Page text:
THE COVID CREDIT SQUEEZE

While the Federal Government has sought to keep credit flowing in the Australian economy during the COVID-19 economic slowdown, individuals who would normally have no issue financing a vehicle are having their credit applications denied.

AADA has heard of many examples where individuals with good income who would usually present low credit risk are having their income severely scrutinised and credit applications denied. One recent example saw a customer denied finance for a $50,000 car. The next day he returned to the dealership and paid cash for the vehicle.

Another Dealer recently recounted a story about an applicant who was replacing a vehicle like for like and was seeking finance, just as he had done three or four years earlier. His living circumstances had not changed nor had his income or expenses. His credit history was faultless, yet he was rejected on unknown grounds, whereas his loan of some years ago went straight through, no questions asked.

Clearly the system failed these people, and there are many other instances too. These are examples of lending institutions – most if not all of whom have offered ‘hardship’ flexibility or even freezes on repayments to customers with existing loans – not being willing to take on any additional risk in these uncertain times, no matter how slight.

Yet these institutions have benefited from government generosity to assist them to continue providing credit.

When the financial threat posed by the COVID-19 pandemic became clear, the Federal Government, Reserve Bank of Australia (RBA) and the Australian Prudential Regulation Authority (APRA) moved early in a coordinated action to support the flow of credit in the Australian economy, in particular for small and medium enterprises (SMEs).

The Coronavirus SME Guarantee Scheme supports these businesses, with a guarantee for loans of up to $250,000 per borrower, including an initial six-month repayment holiday. The loans are in the form of unsecured finance, meaning that borrowers do not have to provide an asset as security for the loan.

That’s all well and good for SMEs, yet an individual with the ability to pay $50,000 cash for a car can’t get finance. Given the guarantees put in place by the Government, this should not be the case.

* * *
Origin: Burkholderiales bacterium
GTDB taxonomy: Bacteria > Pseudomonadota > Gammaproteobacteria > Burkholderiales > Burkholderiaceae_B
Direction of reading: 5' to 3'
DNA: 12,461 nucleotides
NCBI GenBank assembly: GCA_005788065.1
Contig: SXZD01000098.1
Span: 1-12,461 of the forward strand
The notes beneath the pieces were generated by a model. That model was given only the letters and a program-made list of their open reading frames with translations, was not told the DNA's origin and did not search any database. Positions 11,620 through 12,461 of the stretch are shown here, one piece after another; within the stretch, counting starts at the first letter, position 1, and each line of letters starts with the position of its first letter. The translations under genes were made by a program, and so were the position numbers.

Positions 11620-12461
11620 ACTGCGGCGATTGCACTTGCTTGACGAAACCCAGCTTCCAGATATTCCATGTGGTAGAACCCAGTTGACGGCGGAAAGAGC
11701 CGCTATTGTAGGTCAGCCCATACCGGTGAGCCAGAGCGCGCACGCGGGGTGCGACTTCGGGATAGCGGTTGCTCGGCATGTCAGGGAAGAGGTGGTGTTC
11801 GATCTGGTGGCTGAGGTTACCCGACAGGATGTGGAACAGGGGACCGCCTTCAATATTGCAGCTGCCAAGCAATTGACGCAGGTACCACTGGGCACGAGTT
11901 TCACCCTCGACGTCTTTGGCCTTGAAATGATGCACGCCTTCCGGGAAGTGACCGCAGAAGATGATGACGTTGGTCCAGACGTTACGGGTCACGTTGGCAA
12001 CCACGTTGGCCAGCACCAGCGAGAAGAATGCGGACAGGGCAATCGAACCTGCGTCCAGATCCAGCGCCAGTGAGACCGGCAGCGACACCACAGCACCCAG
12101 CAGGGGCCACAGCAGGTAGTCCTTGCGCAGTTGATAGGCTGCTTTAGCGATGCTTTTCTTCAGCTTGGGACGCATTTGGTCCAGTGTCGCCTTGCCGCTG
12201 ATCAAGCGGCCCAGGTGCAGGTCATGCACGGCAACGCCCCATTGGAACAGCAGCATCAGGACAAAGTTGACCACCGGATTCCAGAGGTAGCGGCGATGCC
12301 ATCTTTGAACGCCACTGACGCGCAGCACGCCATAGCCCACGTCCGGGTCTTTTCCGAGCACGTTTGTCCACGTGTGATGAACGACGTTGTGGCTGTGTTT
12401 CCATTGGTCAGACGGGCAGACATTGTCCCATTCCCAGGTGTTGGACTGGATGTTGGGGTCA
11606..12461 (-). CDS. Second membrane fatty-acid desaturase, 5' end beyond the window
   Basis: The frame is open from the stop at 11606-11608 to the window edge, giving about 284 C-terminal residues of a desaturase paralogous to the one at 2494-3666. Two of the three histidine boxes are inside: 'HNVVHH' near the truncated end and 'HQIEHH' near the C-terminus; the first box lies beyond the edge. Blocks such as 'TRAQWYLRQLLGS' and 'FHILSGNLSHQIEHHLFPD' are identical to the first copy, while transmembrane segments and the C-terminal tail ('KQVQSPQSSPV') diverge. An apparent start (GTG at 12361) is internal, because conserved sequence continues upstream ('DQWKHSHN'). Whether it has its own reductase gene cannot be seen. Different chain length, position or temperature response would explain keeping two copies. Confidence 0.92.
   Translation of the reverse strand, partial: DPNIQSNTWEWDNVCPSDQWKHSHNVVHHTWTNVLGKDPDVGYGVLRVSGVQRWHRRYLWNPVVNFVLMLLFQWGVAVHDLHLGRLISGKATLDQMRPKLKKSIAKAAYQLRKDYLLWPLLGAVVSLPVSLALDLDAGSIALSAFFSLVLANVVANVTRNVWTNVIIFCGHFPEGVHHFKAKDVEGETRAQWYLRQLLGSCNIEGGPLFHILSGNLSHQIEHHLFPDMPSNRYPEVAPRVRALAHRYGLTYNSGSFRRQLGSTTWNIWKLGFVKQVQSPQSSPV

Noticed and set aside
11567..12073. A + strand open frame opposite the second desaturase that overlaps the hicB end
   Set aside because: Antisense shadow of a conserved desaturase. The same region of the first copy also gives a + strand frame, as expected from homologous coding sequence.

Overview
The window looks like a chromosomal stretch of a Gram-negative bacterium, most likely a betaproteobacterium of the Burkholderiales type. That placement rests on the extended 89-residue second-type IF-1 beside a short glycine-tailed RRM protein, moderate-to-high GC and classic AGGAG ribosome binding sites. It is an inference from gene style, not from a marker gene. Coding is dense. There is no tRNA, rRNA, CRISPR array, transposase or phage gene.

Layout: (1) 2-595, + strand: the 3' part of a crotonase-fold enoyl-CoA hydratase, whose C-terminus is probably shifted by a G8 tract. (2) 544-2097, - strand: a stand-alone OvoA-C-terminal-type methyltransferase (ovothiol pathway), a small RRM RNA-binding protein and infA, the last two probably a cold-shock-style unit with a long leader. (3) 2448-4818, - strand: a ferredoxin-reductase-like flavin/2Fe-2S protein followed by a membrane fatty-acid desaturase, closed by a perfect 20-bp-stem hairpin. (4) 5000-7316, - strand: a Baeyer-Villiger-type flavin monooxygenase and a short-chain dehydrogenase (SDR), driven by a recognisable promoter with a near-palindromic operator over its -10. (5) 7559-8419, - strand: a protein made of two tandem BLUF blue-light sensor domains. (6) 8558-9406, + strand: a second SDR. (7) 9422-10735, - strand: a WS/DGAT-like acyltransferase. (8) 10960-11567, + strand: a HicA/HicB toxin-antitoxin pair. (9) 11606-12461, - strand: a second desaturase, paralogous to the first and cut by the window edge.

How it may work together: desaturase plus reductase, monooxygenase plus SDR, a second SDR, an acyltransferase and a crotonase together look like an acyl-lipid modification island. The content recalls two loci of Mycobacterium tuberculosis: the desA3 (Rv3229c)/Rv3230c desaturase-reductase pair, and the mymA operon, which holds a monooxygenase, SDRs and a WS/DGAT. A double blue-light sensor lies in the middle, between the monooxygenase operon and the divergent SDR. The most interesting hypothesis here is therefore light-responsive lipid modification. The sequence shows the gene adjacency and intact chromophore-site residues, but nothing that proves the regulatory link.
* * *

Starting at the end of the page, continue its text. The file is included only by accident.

The RBA announced a term funding facility for the banking system, giving banks access to at least $90 billion in funding at a fixed interest rate of 0.25 per cent. That was supposed to reinforce the benefits of a low cash rate by reducing funding costs for banks, which in turn would help reduce interest rates for borrowers. In addition, the RBA announced a further easing in monetary policy by reducing the cash rate to 0.25 per cent.

The Government also said it would provide the Australian Office of Financial Management (AOFM) with $15 billion to invest in structured finance markets used by smaller lenders, and that the AOFM would purchase assets that support small business (unsecured and secured loans) and consumer lending (including credit cards, automobiles and personal loans).

“This program will assist smaller lenders, who will not benefit from the RBA’s term funding facility, to maintain access to funding and support competition in the lending market,” a government statement said at the time. “This in turn will help keep mortgages and other borrowing costs for businesses low.”

APRA announced temporary changes to its expectations regarding bank capital ratios. The changes were intended to support banks’ lending to customers, particularly if they wished to take advantage of the new facility offered by the RBA.

And yet car buyers can’t get credit.
It’s a similar story in other countries, including the UK and the USA, where Wells Fargo, one of the largest lenders for purchases of new and used cars, is no longer making auto loans to most independent car dealerships. That has been taken as a sign the bank is concerned about defaults in the wake of the pandemic.

In May, Wells Fargo sent letters to hundreds of independent auto dealerships – which typically sell used cars – telling them that the bank was dropping them as a customer.

“As a responsible lender, we also have an obligation to review our business practices in light of the economic uncertainty presented by COVID-19 and have let the majority of our independent Dealer customers know that we will suspend accepting applications from them,” Natalie Brown, a spokesperson at Wells Fargo, told USA TODAY.

Given the measures the Australian Government has taken to ensure liquidity in credit markets, finance companies are being needlessly cautious in denying credit to formerly A1 candidates. This is adding an extra layer of difficulty for our industry in what are already unprecedented times.

Automotive Dealer Magazine has sought comment from lenders.

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